Keeping the Doors Open: Final Extension to ban forfeiture on commercial premises

15 December 2020

At the beginning of the first lockdown period, the Government issued a ban on landlords forfeiting leases of commercial premises.  This ban was due to come to an end on 31 December 2020; however, on 9 December 2020 the Government announced a further extension which is effective until 31st of March 2021. This is said to be the final extension.

In the normal course, a Landlord would have a number of remedies available to deal with a tenant who is in default, including:-

  1. Suing for outstanding rent;
  2. Forfeiting the lease, that is, obtaining possession of the premises;
  3. Taking insolvency action to recover the rent.

In addition to extending the ban on forfeiture the Government has also extended the use of winding-up petitions until 31 March 2021.

Landlords and tenants of commercial property are encouraged, through the Code of Good Practice issued by the Government, to enter negotiations for new payment plans with transparency, flexibility and in good faith as this crucial sector of the economy tries to find its feet.

The Code sets out some key guidelines including:

  1. If tenants can afford to pay rentals, they must;
  2. Tenants must substantiate (with transparency) why relief is sought from landlords;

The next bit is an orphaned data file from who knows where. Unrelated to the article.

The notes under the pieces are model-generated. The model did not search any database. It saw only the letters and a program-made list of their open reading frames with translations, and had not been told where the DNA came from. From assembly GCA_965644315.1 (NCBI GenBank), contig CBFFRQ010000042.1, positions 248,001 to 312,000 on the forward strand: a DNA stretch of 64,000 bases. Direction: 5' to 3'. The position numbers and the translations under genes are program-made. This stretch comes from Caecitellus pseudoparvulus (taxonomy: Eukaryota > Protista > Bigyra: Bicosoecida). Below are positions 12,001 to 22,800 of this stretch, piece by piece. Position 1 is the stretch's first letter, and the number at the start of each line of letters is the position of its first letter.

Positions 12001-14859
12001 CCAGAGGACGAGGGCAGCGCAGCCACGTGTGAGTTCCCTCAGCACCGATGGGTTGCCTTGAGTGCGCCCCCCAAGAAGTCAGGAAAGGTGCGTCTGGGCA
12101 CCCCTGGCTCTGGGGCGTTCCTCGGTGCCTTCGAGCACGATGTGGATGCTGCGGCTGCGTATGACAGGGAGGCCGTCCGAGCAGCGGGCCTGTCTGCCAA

3. Landlords must take into account circumstances that tenants find themselves (the Code sets out relevant considerations);
  4. That parties should negotiate alternate ways of moving forward with the commercial relationship, some examples given are:
    • Payment terms to be reduced to monthly as opposed to quarterly;
    • Reduction to rentals of other units let;
    • Deferral of the rental period or rent-free rental periods;
    • Use of deposit (or part) for rental payments and agreements to top up deposits;
    • Rental variations to be agreed, either reduce current rental to market-related rentals or to turnover based rentals;
    • Landlord waiving contractual interest for arrear rentals;
    • Landlord and tenant splitting the rental for the unoccupied period;
    • A fixed-time period for the payment plans and relief measures to apply;

5. Any new arrangements made should protect against forfeiture based on default of rent after the Coronavirus moratorium is lifted, subject to adherence to a rental payment plan.

Whilst landlords and tenants are not obliged to enter into any sort of variation of their tenancy agreements, parties would do well to adopt the Code of Good Practice.

Should you require further advice as to your legal remedies available to you, or should you need assistance in either drafting a variation to your lease agreement, please feel free to contact our Commercial & Agricultural Property Team or our Dispute Resolution Team.

This article was written for Redkite Solicitors by Ryan Hogarty and Julian Wintle.

The contents of this article are intended for general information purposes only and shall not be deemed to be, or constitute legal advice. We cannot accept responsibility for any loss as a result of acts or omissions taken in respect of this article.